How Columbine Made Bullying a Convenient Scapegoat For White Supremacist Shootings
In the aftermath of the right-wing terror attack aimed at Muslims in Christchurch, New Zealand, a familiar talking point has already begun to poke its head out: The shooter was bullied, you guys. Everyone focus on that, and not the rising tide of white nationalists who are feeling increasingly emboldened in the United States and elsewhere thanks to the toilet nature of social media. Shit, one of them even became president. What a time to be alive!
To be clear, I don’t want to minimize bullying. It is by every measure the fucking worst. I was a shy, skinny dork who wore glasses from 1988 to 1995, so I was practically served on a golden platter every day for recess. On top of that, I was absolutely terrified of getting in trouble at school for fighting because that could very easily result in me getting beat twice that day, only this time by a grown man. And that’s just the violent bullying I experienced. The psychological kind? Goddammit.
Anyway, bullying is obviously a serious issue that requires way more care and diligence than the zero fucks given in the past, and for the most part, schools have been stepping up. Are things perfect now? Of course not. But there is an effort that’s in stark contrast to “the good ol’ days,” which conservatives are always very keen to go back to. Just look how often Republicans oppose anti-bullying legislation. It’s right up there with participation trophies to these assholes. So it’s always neat to see conservatives trip over themselves to condemn bullying when it’s a convenient distraction from the two bedrocks of the GOP base that also drop bodies at a horrifying rate: Guns and racism.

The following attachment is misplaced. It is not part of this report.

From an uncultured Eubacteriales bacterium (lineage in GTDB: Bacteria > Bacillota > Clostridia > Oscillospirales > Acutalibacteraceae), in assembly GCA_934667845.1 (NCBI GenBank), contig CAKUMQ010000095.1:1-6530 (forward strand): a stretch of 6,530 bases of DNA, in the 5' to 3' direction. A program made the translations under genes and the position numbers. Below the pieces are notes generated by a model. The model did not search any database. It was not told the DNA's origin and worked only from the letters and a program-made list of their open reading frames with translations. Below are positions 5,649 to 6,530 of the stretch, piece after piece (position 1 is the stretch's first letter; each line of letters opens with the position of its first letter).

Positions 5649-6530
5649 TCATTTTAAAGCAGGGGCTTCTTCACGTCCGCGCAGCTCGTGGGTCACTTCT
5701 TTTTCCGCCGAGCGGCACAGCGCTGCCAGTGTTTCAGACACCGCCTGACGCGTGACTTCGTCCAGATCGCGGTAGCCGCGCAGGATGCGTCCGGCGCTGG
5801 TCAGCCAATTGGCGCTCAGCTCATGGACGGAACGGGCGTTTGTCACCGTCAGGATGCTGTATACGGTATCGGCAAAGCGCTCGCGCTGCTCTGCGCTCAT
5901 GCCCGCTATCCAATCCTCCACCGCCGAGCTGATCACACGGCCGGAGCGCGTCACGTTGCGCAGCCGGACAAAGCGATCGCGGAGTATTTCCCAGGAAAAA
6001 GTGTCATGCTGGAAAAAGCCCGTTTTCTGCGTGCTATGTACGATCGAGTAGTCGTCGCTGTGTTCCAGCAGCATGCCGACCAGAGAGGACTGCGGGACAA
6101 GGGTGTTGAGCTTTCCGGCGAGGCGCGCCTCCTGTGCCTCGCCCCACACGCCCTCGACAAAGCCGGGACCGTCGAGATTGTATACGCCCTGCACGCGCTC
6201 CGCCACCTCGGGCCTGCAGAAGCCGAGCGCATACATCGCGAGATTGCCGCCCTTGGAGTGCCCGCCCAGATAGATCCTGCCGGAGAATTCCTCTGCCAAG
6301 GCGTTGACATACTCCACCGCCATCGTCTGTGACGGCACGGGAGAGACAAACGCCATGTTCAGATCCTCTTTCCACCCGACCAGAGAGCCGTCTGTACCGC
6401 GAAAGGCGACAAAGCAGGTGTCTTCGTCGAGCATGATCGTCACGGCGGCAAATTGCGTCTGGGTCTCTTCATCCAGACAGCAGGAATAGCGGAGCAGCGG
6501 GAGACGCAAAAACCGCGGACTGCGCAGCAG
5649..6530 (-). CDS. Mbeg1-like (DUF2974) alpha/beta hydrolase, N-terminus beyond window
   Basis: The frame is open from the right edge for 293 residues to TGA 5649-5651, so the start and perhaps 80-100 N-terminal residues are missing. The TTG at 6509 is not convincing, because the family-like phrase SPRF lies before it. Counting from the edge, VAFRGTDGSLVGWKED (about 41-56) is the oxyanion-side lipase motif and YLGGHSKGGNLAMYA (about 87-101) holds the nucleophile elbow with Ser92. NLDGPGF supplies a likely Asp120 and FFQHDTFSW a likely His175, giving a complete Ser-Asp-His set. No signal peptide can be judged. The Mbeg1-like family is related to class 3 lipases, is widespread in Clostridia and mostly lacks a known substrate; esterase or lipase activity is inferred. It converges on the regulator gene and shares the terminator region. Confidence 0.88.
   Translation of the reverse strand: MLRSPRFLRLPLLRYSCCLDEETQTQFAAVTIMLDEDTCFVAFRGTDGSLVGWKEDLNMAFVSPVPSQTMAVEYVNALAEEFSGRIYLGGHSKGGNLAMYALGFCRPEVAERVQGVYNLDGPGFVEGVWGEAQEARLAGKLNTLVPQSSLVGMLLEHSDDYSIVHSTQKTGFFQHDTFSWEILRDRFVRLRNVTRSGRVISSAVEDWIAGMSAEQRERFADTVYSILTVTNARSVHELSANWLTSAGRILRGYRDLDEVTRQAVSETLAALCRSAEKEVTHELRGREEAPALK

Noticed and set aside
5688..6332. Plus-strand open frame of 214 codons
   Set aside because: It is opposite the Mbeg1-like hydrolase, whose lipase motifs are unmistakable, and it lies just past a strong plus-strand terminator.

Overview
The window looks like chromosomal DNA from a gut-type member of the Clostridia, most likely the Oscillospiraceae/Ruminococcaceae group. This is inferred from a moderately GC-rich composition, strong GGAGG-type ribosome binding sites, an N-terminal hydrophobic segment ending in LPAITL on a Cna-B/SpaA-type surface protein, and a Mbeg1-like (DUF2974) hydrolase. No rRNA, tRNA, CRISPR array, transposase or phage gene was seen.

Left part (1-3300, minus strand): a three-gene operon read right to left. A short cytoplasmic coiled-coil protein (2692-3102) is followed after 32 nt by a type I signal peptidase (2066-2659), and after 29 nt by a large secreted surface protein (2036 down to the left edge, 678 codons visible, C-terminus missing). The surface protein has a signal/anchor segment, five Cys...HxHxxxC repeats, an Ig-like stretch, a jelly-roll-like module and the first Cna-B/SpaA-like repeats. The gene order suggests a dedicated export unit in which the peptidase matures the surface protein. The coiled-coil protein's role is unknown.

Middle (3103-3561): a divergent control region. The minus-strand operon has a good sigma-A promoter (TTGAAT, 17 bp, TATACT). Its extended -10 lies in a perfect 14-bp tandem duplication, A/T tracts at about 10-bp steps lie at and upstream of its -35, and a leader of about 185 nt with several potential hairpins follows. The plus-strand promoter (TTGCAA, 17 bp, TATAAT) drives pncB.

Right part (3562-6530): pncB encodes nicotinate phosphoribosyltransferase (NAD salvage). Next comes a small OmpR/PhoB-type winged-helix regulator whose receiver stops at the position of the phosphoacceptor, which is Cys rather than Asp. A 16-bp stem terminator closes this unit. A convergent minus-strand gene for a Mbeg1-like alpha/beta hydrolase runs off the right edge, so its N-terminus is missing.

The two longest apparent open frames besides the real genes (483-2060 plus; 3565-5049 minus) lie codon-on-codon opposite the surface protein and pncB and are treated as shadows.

Which brings us to this viral tweet by Casey Explosion that surprised a lot of people by highlighting an ugly truth about Columbine:
A reminder that the Columbine shooters were white supremacists who scribbled their journals with swastikas and SS symbols, praised the nazis, and committed their murder spree Hitler's birthday.— Casey Eggsplosion 🥚 (@CaseyExplosion) March 18, 2019
Media bent over backwards to blame everything but white supremacy for their actions. pic.twitter.com/ypKtA7hahQ
Over the years, I’ve done some digging into the Columbine shooting, for reasons I’ll get to, but even knowing that the bullying angle was a myth, it never once occurred to me that bullying was being used to wave off more than just gun control, which sadly worked because the party of Pro-Life Christians is very okay with sacrificing a few schoolkids if it protects their right to hopefully shoot a brown person who steps on their property.
They blamed music, videogames, movies, they blamed social isolation and bullying, they blamed everything they could point a finger at, except white supremacy. That elephant in the room set the tone for coverage of terrorist mass shooters for decades to come.— Casey Eggsplosion 🥚 (@CaseyExplosion) March 18, 2019